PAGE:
So What Do You Do?
Well, as we all know, it really isn’t productive to just allow a child to behave however they want, ignore tantrums, or just give in to keep the tantrum from getting bigger. Those are the sure fire ways to make tantrums happen again and again and again.
From multiple different parenting books, I’ve come up with my own strategy to addressing tantrums effectively in my home.
During a Meltdown
Not every meltdown will be avoided. So, we need to have a plan for when a meltdown happens.
When the child is in meltdown mode the following strategy is what I like to use.
1. approach with empathy “I see you are upset” or “I see your body is not liking this”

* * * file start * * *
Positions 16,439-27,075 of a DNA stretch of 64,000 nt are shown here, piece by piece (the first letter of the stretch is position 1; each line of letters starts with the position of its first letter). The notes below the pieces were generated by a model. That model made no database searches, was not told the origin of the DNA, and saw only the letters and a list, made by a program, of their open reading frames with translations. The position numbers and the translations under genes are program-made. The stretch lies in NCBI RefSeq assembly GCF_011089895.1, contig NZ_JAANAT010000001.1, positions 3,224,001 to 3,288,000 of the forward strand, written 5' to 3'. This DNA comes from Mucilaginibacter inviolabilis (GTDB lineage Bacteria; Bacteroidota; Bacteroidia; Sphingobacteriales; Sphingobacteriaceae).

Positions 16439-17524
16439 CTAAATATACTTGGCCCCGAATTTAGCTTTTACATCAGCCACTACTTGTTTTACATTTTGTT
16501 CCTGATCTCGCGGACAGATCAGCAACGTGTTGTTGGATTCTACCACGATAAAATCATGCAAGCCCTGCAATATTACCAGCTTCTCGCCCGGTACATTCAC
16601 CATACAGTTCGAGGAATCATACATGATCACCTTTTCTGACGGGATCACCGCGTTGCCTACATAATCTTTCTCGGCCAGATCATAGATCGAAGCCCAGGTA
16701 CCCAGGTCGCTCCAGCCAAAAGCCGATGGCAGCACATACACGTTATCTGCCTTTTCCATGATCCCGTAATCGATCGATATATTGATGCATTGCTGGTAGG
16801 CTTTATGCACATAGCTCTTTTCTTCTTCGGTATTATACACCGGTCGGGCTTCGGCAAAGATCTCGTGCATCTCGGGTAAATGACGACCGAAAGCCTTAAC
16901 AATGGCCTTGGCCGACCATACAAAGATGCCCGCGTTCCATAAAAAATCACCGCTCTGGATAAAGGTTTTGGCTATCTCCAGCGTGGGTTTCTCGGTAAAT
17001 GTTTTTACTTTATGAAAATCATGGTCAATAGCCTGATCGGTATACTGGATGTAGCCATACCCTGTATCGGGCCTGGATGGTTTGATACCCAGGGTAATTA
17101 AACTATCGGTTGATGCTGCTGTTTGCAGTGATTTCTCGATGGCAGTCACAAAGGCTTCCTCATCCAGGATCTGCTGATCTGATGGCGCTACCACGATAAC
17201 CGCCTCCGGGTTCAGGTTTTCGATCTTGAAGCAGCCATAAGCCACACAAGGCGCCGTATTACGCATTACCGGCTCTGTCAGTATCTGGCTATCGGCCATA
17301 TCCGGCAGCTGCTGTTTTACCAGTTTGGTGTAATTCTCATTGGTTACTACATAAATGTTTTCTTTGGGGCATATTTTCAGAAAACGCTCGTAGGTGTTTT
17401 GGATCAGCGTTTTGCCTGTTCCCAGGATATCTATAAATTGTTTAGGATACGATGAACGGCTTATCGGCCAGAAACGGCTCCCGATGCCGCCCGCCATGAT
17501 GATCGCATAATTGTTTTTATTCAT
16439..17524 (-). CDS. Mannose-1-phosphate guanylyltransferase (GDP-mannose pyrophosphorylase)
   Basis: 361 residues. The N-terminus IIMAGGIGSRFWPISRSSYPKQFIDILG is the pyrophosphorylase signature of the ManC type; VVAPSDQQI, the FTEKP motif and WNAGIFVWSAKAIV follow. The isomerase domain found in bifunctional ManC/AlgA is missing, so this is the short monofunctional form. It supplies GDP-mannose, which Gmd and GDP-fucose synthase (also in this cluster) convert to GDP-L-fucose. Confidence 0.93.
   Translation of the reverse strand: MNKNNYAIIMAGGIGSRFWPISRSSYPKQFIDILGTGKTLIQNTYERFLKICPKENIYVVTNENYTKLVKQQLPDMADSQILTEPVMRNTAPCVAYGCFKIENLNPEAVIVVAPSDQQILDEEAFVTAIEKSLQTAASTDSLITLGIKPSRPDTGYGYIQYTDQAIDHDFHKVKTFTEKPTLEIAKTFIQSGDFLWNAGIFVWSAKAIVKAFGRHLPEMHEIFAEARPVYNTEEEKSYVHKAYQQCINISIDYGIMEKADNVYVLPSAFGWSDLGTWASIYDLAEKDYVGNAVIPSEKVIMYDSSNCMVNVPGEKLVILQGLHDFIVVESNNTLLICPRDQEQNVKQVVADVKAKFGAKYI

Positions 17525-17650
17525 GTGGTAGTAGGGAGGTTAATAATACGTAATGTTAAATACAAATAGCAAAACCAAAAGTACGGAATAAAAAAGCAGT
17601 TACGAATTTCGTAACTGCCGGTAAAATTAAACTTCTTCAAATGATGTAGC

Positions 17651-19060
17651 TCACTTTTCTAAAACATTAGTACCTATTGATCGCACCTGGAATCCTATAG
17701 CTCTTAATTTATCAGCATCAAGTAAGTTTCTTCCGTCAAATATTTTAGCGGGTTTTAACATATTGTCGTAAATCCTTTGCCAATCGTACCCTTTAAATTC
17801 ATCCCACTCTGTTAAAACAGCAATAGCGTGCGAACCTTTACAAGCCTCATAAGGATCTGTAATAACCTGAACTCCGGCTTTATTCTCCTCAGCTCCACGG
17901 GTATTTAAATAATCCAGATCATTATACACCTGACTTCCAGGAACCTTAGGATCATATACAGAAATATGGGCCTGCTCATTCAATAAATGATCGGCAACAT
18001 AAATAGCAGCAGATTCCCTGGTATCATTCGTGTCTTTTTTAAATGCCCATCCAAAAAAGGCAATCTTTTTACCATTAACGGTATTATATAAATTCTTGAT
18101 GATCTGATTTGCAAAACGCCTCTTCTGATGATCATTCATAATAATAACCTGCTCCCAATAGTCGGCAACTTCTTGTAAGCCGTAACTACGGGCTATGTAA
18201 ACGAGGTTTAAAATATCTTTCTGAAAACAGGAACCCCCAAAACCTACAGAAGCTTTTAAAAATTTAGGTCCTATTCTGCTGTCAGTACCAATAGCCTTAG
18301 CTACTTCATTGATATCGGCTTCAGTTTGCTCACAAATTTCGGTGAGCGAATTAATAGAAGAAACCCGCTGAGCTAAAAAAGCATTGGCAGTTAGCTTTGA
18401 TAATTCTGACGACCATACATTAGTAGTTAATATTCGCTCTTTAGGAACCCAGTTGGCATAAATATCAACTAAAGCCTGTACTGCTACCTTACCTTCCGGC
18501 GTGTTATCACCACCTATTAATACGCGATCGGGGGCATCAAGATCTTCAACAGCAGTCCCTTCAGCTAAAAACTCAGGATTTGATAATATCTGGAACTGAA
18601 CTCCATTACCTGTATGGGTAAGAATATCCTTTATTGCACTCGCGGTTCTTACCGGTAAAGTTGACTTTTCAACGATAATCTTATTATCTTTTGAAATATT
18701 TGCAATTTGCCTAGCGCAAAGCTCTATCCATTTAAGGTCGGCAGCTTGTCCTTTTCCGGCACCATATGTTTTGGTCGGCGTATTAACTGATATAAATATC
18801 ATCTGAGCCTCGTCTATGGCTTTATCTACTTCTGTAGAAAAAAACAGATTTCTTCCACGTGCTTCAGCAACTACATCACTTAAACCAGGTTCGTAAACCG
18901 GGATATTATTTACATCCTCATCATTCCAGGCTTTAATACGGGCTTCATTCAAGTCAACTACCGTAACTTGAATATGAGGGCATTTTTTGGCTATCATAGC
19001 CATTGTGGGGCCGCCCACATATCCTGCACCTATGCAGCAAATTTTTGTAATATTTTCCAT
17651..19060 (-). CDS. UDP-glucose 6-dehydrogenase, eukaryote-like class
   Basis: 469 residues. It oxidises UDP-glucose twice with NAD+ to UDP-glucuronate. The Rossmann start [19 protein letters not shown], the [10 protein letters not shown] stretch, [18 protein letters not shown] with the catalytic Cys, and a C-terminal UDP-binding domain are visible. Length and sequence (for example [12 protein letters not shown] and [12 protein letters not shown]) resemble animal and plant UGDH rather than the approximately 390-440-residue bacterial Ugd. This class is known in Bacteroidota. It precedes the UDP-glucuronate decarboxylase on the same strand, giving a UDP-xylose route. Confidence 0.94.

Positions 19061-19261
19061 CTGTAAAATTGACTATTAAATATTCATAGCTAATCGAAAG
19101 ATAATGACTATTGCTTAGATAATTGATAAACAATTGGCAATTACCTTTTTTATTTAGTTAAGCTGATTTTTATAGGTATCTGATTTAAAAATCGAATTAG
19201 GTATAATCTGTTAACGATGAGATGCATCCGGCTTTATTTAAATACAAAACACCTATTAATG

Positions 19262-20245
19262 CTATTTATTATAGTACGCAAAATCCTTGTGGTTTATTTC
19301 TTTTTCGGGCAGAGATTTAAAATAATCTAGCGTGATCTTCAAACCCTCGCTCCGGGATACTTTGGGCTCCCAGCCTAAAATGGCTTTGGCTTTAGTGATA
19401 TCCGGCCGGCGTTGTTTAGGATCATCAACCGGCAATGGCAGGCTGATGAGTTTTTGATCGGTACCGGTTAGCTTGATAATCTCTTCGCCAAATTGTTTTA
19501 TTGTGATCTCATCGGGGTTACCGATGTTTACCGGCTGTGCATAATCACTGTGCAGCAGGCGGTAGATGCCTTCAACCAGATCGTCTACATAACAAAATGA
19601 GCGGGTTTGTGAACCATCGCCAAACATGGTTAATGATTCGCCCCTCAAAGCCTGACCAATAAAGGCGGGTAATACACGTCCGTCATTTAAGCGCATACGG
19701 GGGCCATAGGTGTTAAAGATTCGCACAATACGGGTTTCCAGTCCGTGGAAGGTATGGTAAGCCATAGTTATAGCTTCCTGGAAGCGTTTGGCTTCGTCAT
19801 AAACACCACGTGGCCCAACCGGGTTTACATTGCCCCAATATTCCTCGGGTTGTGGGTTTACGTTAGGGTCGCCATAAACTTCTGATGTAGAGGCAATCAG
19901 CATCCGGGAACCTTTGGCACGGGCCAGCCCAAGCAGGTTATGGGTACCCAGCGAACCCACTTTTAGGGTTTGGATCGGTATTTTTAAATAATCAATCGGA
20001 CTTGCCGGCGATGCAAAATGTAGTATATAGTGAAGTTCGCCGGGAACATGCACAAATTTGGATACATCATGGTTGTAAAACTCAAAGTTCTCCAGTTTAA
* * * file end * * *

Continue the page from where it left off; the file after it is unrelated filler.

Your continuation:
2. determine if your child wants some time alone or if he/she wants to be in your presence
3. provide proprioceptive input or a calm down
spot if possible
4. listen to your child and verbally validate his her feelings “I hear you say you want the car keys”
When The Child begins to Calm Down
Now that you know the reason behind the tantrum and you can see/hear your child starting to calm down, it’s a great time to approach a cooperative solution together. It is important in this phase to ask open ended questions, validate feelings, and provide empathy for the difficulty of it all.
5. state the boundary/expectation “kids can’t take car keys alone, it isn’t safe, it is against the law.”
6. ask questions about how to solve the problem “is there a way you can go to the car without carrying the car keys yourself?”
7. allow the child to come up with ideas to solve the problem